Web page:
According to most, this is a small consideration compared to the effort
one must expend to achieve mastery. “My contention is that "talent" is
only a small fraction of what goes into art.”(Jerry Vilenski, 7/29/2001)

But I’m not *totally* convinced that perception of talent in a person is
concrete evidence of something people can be “born with.” Talent, or
ability is constantly in flux. Hopefully, it’s changing for the better,
but it is something which is developed over time. We teach a variety of
ages (I’ve been lucky to teach both elementary and high school students),
and we all encounter students who amaze us. Jerry Vilenski (7/29/2001)
wrote: “I have been an art teacher for many years, yet I can only remember
a handful of students that I would call "gifted" in art.” But are they
“gifted” or could their skill be explained by their environment- their
experiences earlier in life (before we encountered them- whatever the
age)? I’ve read a little about the human brain (Inside the Brain:
Revolutionary Discoveries of How the Mind Works by Ronald Kotulak is good;
so is the Discovery channel series The Brain: Our Universe Within by
David Suzuki) and we know that most of our experiences from conception to
around age 12 will determine how our brains are structured and define our
future limitations for tasks such as learning a foreign language or a
musical instrument. So when Susan (ARTNSOUL12, 7/28/2001) says “I
believe that there is also a "nature" component to talent- when a human
being is born with an unusual aptitude to create.” I don’t think we can
undisputedly prove that. Since an infant doesn’t have the ability to
create, we can see evidence of talent until they are older, and by then
they may have already been “nurtured.” The evidence “Michelangelo was
doing drawings at 6” might be explained if we knew he had encouraging,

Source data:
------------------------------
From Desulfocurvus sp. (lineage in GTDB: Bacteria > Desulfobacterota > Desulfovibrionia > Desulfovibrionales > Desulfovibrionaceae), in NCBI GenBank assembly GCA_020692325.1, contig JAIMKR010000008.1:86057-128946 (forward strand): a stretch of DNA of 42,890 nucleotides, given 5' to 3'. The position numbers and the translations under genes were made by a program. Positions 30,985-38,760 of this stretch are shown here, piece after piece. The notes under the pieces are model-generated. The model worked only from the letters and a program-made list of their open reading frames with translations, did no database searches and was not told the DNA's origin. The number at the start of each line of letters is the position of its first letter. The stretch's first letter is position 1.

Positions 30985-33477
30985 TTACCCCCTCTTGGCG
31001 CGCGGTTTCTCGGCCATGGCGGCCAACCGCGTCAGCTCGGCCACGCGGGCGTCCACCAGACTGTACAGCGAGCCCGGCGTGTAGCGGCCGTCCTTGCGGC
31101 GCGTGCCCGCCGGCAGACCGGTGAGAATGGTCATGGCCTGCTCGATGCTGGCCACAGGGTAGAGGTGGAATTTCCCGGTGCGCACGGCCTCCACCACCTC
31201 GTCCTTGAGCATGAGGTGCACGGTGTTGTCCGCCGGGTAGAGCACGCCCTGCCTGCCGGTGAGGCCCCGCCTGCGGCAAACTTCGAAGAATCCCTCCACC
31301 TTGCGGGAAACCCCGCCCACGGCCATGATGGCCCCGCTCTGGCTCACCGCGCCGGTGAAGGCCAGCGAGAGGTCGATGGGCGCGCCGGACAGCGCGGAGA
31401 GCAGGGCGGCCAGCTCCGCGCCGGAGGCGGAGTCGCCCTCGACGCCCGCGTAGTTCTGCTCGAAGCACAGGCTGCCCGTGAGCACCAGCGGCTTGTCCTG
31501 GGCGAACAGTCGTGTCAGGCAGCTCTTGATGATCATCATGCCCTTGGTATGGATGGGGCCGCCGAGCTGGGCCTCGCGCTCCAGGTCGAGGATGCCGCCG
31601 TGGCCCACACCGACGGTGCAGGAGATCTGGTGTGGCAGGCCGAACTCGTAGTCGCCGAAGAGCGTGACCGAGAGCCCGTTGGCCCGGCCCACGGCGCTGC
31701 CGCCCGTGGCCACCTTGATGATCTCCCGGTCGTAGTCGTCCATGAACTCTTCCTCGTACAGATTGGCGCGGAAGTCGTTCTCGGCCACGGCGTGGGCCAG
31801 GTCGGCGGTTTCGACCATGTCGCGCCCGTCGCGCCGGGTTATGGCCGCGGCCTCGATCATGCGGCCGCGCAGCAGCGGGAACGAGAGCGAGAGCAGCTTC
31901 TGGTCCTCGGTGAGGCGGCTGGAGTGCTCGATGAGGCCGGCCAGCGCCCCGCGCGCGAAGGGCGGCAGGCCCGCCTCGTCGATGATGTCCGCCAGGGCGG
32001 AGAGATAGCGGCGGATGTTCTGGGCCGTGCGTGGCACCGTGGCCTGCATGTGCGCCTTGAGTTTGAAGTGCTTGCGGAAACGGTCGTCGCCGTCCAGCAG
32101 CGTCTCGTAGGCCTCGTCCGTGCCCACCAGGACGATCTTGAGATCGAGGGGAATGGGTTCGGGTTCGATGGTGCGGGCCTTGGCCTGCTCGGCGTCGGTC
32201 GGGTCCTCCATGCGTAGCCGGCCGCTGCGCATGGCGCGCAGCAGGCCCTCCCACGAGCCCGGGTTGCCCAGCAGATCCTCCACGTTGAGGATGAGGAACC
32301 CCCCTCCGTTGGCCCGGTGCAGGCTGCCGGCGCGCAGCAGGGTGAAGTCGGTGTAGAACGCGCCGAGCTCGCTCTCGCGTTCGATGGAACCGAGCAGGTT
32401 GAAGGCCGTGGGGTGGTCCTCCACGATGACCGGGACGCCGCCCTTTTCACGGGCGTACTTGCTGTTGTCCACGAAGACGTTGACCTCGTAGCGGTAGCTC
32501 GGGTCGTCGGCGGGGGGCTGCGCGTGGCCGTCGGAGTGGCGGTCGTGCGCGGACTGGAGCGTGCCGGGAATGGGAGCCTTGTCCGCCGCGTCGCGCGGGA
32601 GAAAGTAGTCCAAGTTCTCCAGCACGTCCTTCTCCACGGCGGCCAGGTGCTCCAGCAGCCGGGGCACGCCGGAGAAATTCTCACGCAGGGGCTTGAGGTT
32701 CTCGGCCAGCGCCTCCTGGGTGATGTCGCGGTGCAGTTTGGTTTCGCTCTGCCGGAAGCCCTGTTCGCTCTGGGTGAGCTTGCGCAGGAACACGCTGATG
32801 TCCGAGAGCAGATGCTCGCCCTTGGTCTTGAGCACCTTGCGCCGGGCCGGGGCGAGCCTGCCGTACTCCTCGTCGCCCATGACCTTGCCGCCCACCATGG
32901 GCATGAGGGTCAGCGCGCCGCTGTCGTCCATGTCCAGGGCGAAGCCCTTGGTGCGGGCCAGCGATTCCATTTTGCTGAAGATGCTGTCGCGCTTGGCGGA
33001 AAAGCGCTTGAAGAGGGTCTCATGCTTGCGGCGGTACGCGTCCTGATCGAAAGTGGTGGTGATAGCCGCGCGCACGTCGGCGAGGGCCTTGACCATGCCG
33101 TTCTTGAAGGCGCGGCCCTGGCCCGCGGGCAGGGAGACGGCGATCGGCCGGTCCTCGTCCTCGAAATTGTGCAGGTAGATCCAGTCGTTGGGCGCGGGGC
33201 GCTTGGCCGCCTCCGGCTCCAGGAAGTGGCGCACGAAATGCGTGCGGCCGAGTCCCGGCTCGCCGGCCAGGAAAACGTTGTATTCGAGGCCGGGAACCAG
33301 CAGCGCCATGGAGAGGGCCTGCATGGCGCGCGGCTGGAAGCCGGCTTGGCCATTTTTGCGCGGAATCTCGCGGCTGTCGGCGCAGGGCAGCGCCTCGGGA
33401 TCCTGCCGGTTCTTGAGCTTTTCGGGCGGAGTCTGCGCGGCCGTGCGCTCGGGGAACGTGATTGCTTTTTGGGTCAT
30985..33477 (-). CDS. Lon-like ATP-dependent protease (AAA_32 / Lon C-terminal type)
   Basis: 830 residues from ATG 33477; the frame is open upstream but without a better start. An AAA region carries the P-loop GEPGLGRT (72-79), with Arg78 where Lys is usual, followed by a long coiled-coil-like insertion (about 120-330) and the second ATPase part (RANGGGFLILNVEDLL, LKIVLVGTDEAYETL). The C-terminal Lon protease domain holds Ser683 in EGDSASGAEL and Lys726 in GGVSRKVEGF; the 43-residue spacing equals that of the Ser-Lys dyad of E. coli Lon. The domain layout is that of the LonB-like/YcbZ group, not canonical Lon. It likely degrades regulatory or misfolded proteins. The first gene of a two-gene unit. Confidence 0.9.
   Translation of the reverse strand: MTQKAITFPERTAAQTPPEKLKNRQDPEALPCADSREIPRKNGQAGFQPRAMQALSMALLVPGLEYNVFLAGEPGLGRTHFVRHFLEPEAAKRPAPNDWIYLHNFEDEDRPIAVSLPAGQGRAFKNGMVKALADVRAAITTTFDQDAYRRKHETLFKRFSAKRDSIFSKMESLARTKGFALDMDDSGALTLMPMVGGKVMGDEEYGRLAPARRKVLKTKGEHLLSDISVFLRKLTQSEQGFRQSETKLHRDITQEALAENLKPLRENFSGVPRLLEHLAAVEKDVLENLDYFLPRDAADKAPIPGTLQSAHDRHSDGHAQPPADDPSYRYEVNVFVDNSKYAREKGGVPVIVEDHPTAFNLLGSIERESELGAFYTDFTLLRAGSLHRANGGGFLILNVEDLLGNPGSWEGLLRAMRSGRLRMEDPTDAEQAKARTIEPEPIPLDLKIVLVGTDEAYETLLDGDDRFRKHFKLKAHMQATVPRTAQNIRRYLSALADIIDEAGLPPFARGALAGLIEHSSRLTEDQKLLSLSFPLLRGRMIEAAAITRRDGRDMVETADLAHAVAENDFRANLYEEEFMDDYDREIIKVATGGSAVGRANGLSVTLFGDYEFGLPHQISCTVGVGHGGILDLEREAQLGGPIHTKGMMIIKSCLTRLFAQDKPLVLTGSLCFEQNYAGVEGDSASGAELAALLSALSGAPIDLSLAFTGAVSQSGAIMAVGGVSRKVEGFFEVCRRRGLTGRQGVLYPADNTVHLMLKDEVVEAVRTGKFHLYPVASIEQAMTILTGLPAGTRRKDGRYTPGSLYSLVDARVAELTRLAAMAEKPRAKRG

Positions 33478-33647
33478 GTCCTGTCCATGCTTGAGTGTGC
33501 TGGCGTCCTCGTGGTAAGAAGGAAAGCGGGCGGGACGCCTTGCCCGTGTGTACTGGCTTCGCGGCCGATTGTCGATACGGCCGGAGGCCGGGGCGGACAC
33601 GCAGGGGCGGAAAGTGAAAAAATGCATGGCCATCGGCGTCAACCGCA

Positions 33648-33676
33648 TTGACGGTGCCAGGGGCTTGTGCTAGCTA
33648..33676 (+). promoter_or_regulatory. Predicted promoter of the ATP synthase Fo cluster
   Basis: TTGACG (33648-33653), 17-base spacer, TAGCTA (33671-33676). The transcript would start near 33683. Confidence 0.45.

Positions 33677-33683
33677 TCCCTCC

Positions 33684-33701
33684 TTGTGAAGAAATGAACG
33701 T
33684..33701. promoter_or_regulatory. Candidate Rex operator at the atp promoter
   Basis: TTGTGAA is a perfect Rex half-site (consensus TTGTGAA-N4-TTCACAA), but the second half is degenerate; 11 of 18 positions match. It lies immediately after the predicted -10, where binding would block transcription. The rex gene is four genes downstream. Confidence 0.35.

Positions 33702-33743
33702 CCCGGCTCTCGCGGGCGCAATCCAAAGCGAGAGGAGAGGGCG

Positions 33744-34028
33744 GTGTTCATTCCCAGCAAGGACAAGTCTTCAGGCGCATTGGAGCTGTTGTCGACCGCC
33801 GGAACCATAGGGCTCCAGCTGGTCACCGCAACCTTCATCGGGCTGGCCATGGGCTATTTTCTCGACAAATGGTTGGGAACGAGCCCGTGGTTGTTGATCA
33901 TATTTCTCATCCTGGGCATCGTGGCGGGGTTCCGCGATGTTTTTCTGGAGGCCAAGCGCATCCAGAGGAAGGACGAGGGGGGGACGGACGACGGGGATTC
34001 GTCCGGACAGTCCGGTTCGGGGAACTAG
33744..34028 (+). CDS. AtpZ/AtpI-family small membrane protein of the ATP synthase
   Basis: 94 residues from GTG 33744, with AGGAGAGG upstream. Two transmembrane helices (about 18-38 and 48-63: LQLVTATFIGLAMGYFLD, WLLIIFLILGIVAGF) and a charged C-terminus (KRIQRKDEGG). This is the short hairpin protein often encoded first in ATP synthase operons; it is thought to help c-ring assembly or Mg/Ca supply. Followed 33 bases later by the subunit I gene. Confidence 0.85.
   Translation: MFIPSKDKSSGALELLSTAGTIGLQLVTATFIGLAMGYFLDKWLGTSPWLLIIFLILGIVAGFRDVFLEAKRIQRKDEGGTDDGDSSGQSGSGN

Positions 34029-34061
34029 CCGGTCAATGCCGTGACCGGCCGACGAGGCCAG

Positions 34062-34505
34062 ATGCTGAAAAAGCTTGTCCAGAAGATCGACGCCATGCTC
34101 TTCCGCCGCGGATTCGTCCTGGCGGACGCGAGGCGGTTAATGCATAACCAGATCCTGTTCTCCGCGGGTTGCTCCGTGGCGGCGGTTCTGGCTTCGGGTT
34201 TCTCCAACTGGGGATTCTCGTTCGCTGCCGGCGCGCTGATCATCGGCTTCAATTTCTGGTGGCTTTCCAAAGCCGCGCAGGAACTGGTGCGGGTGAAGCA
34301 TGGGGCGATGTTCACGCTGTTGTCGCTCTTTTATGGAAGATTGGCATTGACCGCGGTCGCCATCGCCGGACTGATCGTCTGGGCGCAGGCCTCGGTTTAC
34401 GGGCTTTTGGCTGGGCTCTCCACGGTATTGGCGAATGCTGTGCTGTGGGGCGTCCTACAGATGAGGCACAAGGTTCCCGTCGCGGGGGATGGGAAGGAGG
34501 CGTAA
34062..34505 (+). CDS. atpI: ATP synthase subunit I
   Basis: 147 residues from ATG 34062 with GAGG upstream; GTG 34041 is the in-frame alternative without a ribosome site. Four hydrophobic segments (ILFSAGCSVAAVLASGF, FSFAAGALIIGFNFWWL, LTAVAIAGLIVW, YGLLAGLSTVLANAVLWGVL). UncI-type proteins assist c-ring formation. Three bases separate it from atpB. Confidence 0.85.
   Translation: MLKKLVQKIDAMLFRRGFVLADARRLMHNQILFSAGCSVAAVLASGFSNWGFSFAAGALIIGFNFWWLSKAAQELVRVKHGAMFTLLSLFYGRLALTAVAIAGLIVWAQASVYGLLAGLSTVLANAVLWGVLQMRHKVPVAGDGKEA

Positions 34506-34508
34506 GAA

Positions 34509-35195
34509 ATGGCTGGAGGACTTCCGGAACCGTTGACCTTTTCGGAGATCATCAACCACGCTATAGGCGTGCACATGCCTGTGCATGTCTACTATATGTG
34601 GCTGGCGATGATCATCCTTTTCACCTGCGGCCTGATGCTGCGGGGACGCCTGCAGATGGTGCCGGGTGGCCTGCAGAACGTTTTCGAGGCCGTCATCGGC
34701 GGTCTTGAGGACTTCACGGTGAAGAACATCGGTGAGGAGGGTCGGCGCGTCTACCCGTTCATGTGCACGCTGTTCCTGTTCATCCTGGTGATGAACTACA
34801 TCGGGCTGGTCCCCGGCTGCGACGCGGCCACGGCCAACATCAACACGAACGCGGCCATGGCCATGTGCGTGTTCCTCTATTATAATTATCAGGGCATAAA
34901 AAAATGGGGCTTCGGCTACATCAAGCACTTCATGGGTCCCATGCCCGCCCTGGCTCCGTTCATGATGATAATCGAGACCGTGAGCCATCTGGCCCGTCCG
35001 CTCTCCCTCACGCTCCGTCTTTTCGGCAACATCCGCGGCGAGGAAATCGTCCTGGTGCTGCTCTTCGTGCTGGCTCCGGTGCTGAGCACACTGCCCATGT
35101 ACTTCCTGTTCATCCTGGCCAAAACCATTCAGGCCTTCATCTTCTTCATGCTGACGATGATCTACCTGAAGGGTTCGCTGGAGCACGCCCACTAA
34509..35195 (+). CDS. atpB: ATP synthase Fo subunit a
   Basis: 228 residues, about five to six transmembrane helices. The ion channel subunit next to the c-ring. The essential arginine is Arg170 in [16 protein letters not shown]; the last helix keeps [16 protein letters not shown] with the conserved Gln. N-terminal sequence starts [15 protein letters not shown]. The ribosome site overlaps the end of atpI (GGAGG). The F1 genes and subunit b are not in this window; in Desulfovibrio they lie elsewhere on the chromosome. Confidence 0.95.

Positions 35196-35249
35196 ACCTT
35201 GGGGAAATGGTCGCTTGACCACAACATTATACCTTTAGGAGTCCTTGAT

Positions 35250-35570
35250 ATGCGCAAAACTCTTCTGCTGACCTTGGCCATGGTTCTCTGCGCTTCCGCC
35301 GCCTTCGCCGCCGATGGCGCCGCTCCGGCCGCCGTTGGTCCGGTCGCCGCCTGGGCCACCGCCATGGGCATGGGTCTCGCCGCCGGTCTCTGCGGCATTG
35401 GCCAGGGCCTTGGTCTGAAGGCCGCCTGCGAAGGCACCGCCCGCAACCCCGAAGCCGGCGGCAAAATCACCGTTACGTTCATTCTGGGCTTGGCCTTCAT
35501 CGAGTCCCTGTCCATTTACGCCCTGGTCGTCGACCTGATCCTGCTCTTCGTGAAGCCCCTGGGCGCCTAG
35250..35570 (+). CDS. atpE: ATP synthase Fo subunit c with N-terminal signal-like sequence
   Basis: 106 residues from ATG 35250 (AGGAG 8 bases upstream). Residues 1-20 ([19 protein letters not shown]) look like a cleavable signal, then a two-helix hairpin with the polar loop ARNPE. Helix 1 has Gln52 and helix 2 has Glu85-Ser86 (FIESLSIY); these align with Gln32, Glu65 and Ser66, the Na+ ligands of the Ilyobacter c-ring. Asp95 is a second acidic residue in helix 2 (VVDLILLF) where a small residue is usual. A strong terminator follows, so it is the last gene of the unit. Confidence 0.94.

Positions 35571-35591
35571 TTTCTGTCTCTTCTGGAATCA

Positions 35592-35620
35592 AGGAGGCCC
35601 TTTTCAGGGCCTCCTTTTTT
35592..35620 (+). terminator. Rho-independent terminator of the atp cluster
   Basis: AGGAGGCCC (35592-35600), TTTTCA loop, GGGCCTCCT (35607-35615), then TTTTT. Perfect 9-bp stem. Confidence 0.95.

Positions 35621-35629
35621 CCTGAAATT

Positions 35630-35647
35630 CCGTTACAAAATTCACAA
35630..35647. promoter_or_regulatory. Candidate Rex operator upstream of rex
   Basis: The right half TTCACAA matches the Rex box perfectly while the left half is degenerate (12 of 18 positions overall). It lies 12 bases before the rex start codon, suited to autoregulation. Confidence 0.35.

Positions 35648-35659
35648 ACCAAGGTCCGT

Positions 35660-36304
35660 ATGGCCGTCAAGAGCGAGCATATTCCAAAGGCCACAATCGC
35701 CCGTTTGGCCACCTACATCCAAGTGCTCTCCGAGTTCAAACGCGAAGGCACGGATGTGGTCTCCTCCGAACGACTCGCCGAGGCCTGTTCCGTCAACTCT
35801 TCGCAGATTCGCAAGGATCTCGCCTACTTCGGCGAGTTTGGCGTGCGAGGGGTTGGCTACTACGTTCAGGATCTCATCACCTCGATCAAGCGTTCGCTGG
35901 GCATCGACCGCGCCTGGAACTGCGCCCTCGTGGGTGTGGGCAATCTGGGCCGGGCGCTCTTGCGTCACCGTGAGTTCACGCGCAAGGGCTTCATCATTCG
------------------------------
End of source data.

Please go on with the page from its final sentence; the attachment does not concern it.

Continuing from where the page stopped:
positive experiences with Art prior to that age. Were it possible to go
back in time and study Michelangelo and several children with similar
environments, we might actually be able to say “Yes he was born with a
gift” or we might find evidence to the contrary. Kevan Nitzberg
(1/02/1904--- What?) asked a good question: “Would, for example, Leonardo
have been any less of a genius had he been raised in another time, by a
different family and under other circumstances?” We’d like to say yes,
because most of us have deserved respect for Leonardo, but in truth, the
question is not answerable.
One example of experience determining greatness might be Einstein. He was
far from an underachiever at school but he was no “boy-genius.” During
his life he received a compass from his father and a book on Greek
mathematics from an uncle. These both intrigued him and he pursued
science with a vengeance. His own words “I, on the other hand, developed
so slowly that I only began to reflect about space and time when I was a
grown-up.” (Most of this comes from The Complete Idiot’s Guide to
Understanding Einstein by Gary Moring) Albert also said “There are many
thousands of people on this planet more intelligent than myself. I,
however, work at it 18 hours a day.”

Another example is Michael Jordan. I had a chance to see the IMAX film,
Michael Jordan to the Max, recently (on the 80 ft. screen) and if any of